Monday, November 14, 2011

Retromania-Pop Culture's Addiction to Its Own Past by Simon Reynold

"Be cruel to those who would keep you chained to your past."-Ken Knabb
"The problem isn't an in ability to innovate; it's an incapacity to come up with visionary goals to aim for."-Simon Reynolds
" (The 2000s may be)the first decade of pop music to be remembered by history more for its musical technology rather than the actual music itself." - Pitchfork writer Eric Harvey
"Once you want to place it in a museum,  rock n' roll's over." Steve Jones (Sex Pistols/Professionals guitarist and online dj during an NPR interview).

I'm the first renegade Time Lord  (not all of us are passing off as British "eccentrics"),  drunk on Earth's past and present enlightened troublemakers  (the situationists,  punks,  unruly workers,  Diggers,  radical hackers,  ranters,  pirates,  !Kung!Bushmen,  etc.) and their inspiration and innovation,  to review one of the more provocative tomes of the 21st century. I'm currently 300 years old, and in better shape than the ruling fossils I left behind on Galifrey thank you, and reading Simon Reynold's Retromania brings up nagging questions I've encountered in previous travels to places and times where pop culture flourished: if pop music is all about right now, what happens when the past refuses to go quietly? Is the present, well Earth's present, collapsing into the past and is obsessive nostalgia killing originality and distinctiveness needed for present efforts? Is retromania here to stay or will it too prove to be a historical phase?
I've seen some nasty results from these conundrums before (ex. Sauntarans seizing planets just to raid the rare record collections of intergalactic funkateers). However, I find I'm like many 21st century humans in my capacity to love both the immediate past (and older) and present in terms of pop music. In fact,  I tend to favor say 60s soul or 90s gabber over the majority of 2011 indie rock bands,  most of which are rehashing late 60s to 90s elements (ex. 90s shoe gazing,  80s house,  late 60s "beardism" i.e. noveau hippies doing folk and country, etc.); Reynolds says that it wasn't necessarily the failure of new movements and genres to emerge or the sluggishness of established ones in the 2000s that brought on the current stasis but"the way that recycling and recursion became structural features of the music scene,  substituting novelty (difference from what immediately preceded) for genuine innovation."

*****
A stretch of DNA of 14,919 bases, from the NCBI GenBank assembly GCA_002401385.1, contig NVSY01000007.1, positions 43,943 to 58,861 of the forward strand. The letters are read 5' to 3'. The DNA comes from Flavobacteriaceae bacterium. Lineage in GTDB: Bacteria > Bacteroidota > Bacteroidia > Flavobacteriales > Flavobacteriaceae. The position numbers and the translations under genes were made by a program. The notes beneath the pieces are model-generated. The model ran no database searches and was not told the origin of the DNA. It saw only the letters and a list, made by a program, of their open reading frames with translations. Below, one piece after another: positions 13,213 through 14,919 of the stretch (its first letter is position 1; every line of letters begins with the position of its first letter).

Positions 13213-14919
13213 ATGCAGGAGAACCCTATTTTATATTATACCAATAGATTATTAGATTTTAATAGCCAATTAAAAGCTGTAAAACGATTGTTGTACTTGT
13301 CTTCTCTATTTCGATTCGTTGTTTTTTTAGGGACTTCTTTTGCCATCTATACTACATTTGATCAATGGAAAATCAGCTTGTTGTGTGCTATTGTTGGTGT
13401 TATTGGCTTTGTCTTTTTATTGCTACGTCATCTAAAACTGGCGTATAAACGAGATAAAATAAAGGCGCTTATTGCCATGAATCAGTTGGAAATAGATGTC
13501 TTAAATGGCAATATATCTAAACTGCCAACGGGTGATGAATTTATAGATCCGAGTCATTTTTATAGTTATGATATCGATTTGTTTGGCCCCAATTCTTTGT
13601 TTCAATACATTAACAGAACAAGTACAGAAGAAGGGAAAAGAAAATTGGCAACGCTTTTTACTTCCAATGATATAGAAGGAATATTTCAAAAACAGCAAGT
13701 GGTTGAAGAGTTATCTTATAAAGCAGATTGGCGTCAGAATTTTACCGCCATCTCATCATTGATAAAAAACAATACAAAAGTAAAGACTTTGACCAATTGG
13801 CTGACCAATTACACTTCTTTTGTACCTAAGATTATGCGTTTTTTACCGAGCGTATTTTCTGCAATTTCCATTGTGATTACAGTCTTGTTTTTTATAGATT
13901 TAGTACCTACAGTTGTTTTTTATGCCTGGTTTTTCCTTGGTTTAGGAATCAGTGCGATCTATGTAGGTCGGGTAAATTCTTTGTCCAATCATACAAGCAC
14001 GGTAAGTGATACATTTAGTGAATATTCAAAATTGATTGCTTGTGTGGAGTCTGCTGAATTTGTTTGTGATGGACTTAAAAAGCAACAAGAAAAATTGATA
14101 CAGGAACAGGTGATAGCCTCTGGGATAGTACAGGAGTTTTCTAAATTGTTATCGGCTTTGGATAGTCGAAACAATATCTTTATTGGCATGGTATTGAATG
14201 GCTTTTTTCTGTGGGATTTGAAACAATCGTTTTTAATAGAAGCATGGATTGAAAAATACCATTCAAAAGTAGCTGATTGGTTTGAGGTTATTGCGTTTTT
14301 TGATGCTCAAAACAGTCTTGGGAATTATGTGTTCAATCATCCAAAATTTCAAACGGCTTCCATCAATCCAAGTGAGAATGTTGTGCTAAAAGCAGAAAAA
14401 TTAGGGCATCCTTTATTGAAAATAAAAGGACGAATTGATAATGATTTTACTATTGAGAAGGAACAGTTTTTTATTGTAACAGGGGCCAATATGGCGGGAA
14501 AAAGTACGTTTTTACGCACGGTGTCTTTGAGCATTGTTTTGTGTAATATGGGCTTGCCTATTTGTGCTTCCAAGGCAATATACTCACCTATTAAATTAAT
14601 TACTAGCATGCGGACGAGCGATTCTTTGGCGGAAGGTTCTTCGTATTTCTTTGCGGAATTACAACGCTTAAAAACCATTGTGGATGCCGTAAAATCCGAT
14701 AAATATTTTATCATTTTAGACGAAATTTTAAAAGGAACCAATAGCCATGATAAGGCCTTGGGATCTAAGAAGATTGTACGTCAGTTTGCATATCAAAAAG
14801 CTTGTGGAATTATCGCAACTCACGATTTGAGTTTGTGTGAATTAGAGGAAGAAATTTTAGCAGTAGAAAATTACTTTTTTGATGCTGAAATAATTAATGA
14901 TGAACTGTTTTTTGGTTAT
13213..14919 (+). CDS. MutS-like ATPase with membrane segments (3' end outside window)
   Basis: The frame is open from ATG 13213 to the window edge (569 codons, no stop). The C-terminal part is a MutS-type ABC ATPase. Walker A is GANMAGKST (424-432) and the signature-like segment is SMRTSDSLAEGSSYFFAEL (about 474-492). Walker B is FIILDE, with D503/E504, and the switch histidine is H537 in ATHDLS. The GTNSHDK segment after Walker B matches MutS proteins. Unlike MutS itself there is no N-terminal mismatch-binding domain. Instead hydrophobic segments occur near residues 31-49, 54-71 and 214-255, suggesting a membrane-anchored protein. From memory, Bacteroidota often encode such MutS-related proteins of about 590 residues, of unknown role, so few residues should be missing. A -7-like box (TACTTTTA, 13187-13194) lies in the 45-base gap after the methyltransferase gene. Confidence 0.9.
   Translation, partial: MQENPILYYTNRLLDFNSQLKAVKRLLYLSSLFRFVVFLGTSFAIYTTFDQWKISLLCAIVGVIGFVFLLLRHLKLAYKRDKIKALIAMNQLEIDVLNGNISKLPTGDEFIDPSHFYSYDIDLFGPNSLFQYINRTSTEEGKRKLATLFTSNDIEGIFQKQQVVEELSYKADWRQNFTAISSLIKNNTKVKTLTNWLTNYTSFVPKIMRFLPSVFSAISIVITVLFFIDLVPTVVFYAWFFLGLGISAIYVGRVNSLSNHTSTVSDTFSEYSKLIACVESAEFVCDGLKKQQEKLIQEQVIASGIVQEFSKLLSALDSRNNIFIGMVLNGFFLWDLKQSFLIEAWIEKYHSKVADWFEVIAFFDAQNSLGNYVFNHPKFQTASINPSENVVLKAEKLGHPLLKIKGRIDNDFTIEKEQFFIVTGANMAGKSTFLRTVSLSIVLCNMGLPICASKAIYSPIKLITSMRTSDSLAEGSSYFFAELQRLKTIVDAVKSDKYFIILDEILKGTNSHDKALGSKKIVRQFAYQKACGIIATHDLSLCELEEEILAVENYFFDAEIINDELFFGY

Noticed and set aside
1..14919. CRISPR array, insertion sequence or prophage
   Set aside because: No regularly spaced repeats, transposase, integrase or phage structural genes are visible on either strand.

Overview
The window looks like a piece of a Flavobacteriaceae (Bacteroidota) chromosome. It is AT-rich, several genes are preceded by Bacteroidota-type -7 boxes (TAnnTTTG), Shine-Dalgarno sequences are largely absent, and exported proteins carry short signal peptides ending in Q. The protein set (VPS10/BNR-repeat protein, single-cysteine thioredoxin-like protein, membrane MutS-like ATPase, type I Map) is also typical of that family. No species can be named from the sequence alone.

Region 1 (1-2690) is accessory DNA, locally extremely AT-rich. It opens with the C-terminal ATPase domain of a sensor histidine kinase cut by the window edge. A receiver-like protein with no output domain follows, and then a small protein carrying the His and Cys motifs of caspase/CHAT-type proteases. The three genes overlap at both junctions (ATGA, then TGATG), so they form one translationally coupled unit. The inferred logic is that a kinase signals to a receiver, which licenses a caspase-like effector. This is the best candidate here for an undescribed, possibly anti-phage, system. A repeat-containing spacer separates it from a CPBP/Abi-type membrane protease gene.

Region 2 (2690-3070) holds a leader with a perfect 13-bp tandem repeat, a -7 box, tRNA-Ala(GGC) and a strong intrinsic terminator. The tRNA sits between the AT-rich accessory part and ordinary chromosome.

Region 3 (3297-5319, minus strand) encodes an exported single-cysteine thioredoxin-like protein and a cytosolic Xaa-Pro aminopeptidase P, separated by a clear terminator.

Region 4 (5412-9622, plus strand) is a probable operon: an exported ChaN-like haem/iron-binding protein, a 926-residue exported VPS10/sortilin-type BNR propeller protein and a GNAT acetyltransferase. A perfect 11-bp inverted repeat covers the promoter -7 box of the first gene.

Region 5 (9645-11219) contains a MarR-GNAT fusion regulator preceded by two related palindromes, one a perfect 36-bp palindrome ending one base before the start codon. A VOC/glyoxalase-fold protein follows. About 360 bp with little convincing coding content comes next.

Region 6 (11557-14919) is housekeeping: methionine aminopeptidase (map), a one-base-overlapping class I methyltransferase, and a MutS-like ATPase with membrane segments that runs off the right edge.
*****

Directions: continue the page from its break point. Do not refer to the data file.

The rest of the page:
Reynolds, music critic and author of invigorating and incisive books such as Rip It Up and Start Again:  Post Punk 1978-1984, Energy Flash:  A Journey Through Rave Music and Dance Culture,  and Bring The Noise: 20 Years of Writing About Rock and Hip Hop is one of the few people questioning the contradictions of hyper digitization and information overload through studying the fun
house mirror reflections of music producers and consumers. Effective criticism involves both the critic's personal feelings and precision surgery that cuts away layers of public emotional defenses that are actually miserable responses to the current organization of life's external misery. One of Reynold's main strengths is this ability to connect his life to the mass effects of high technology and retromania especially in chapters Total Recall:  Music and Memory In The Time of You Tube and Record Collecting and the Twilight of Music As Object.
Before we venture further, some concepts and definitions to note:  A. Where mass culture and personal memory meet is where retro is spawn. B. Retro focuses on stuff that happened in living memory. C. Retro involves an element of exact recall for the precise replication of an old style (ex. the Internet,  photos,  videos,  etc.)rather than marvelous mutated interpretations. D. Retro is strictly about pop culture as opposed to classical culture. E.Retro allows for playfulness with the past as hip material to recombine and recycle; it downplays scholarship and purism for irony and eclecticism.
Reynolds mentions that people he interviewed for this book made itexplicit that they had nothing to do with retro even if they were against all modern pop culture; he found a parallel to their serious commitment vs. trendy ironic retro in recent hipster bashing critiques, meta critiques of hipster bashing, and the journalistic subgenre that asks,  "Whatever happened to innovation?"